Short answer: It's the books.
We've been reading another Sonlight title for my cousin's high school history class. The book we're reading comes from the fantastic literature in Core D. Proof that great books span many age groups. And like our previous experiences reading Sonlight books to high schoolers, this one proved just as engaging.
I finished a chapter and looked up. Her eyes had already flicked over to the next page. Curled up on the oversized green chair under the window, she read the title.
"You want to keep going?"
She answers with her German syntax, "What you would want to." She's said this several times to me. Near as I can tell it translates roughly, "Why, yes, I am enjoying this book very much and would thrill to press on in the reading should you find the fortitude to do so and experience similar joy in continuing the story."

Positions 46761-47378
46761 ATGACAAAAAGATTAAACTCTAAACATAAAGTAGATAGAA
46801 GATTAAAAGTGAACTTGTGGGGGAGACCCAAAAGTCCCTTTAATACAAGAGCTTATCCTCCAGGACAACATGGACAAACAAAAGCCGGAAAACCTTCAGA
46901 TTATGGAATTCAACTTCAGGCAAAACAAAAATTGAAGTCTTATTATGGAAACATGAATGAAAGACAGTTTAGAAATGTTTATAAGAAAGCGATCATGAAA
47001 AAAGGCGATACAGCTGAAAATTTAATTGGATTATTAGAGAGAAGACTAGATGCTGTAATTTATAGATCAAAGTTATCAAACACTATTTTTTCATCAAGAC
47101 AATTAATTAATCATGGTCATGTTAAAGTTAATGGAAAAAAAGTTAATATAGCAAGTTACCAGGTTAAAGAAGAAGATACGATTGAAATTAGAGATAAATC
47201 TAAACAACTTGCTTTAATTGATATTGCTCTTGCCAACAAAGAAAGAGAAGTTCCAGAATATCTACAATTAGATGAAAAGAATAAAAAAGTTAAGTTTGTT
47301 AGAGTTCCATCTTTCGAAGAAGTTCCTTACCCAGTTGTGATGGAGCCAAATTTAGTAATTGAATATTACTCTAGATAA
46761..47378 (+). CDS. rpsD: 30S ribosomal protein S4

We finished the book last night.
We all love great stories. If my google results are right, Americans currently spend around $500 billion on entertainment ... a year. I couldn't find anything that looked remotely reliable, but it seems we spend about $600 billion on education. Makes me wonder: what if more of our education felt like entertainment but was actually, really, just a phenomenal education based on amazing literature? Then everyone would be using Sonlight, saving money, and loving school. Some may still dislike school. I've heard of several Sonlighters who say they hate school but love reading the books.
"That is school," their parents tell them.
Sonlight doesn't feel like school because of the great books. But Sonlight is so much more than just books. Our homeschool curriculum, through the Instructor's Guides in every Core, brings all these books together and turns them into an experience you will love as much as your children.
Filmmaker, Writer, Guardian